How would you describe Yom Kippur? A solemn day? A day of prayer and supplication? A day of abstinence? The mishna has a different description. It says Yom Kippur is a day of joy – in fact, one of the two happiest days of the year. This seems surprising to say the least.
I was thinking about this mishna this morning. And a thought struck me. Hope is one of the most powerful emotions; it motivates us like nothing else can. It is the dream of a better tomorrow. It is the sense that no matter what situation we find ourselves in, tomorrow can be better. It drives us to do good in the world – to do the right thing. Without hope, we are paralysed by despondency. To build a better tomorrow, we need to hope for a better tomorrow.
Yom Kippur is, more than anything, a day of hope – and therefore, of joy.
Rabbi Akiva, in the mishna, remarks how fortunate we are to be given the opportunity on Yom Kippur to be purified by Hashem Himself, pointing to the verse in Jeremiah that describes Hashem as Mikveh Yisrael – which can be read as the “purifier of the Jewish people”, but also as the “hope of the Jewish people”. G-d is both our mikveh, our purifier, and our hope.
Think about it for a moment. Rabbi Akiva made this supremely hopeful statement at a very dark time in Jewish history. The Temple had just been destroyed, the Roman Empire occupied the Land of Israel, the Jewish people had been sent into exile. The future looked incredibly bleak. But he was saying to the people of his generation – and to all subsequent generations – never lose hope; never lose faith in Hashem; never forget that no matter what happens, no matter what difficulties we endure, everything is in our loving Father’s loving hands.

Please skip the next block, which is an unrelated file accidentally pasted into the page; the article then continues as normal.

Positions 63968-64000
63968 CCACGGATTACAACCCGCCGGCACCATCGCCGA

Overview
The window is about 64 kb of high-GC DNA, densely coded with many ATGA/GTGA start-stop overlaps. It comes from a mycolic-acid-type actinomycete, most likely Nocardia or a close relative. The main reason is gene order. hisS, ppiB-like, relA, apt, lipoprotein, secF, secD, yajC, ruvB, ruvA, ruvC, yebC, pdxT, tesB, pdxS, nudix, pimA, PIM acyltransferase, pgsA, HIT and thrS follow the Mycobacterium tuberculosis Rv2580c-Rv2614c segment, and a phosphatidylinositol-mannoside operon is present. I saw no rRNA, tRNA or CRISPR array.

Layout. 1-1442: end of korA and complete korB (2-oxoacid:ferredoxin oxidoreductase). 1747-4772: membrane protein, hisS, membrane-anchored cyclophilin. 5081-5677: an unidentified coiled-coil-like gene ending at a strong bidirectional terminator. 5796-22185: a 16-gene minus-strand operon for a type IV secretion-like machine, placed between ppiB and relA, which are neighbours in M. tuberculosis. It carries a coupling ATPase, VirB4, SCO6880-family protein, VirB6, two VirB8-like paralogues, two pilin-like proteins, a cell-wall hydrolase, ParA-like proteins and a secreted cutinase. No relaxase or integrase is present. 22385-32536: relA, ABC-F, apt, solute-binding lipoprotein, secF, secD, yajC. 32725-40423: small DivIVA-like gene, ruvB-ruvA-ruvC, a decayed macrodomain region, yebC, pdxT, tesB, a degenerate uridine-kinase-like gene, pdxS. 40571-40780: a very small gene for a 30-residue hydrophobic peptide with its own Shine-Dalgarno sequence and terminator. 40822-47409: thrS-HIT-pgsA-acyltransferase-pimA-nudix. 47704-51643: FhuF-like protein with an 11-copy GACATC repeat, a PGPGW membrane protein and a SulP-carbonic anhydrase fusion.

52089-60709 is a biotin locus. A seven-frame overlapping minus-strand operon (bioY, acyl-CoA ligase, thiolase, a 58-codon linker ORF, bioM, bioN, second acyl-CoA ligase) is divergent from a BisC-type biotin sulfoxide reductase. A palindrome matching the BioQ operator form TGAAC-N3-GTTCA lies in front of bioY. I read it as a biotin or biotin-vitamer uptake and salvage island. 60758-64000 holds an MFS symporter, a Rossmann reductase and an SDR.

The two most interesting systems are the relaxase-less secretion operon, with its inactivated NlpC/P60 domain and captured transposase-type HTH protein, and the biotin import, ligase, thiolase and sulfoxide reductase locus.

From Rosh Hashana right through Yom Kippur, we refer to Hashem in our davening as HaMelech – The King. We acknowledge His complete majesty over the universe – that He can do anything. This is why there is always hope for a better tomorrow. As our sages say: “The salvation of G-d comes in the blink of an eye.” Nothing is set in stone. No situation is beyond redemption. Our hope lies in Hashem.
Yom Kippur gives us another kind of hope – hope in ourselves. Sometimes we give up on ourselves. We feel that being better and doing better and creating a better path in life is something beyond us. Yom Kippur renews our hope in ourselves. It tells us that we can change the trajectory of our lives. As we say in our prayers, Yom Kippur is yom selicha v’mechila – a day of forgiveness and release from our wrongdoings. It’s the day we reset; an opportunity to begin our lives afresh, free from the mistakes of the past. And without those shackles holding us back, we can start to hope for a better future – and start to create it.
The Rambam writes that at the heart of the mitzvah of teshuva – repentance, is the optimistic belief that change is possible; that we can fix our mistakes and become better people; that we can start afresh.
We have hope and faith in Hashem, but also hope and faith in ourselves – as we reflect on Hashem’s hope and faith in us. That is why He gave us the gift of Yom Kippur – the opportunity to make amends and chart a new path in life, to have a fresh beginning. He gave us this gift because He believes we can make use of it.
The joy of Yom Kippur emerges from the hope it gives us: the chance to make a new start, to look at our mistakes, and to find ways to improve ourselves. When we have hope in our hearts, a better tomorrow awaits us.
As we prepare to enter Yom Kippur, let us do so with renewed hope and faith in Hashem and in ourselves – so that we emerge at the end of the fast genuinely new people, charged with the sense of new possibilities for a new year.
May Hashem seal us all for a good and sweet year.
Chief Rabbi Warren Goldstein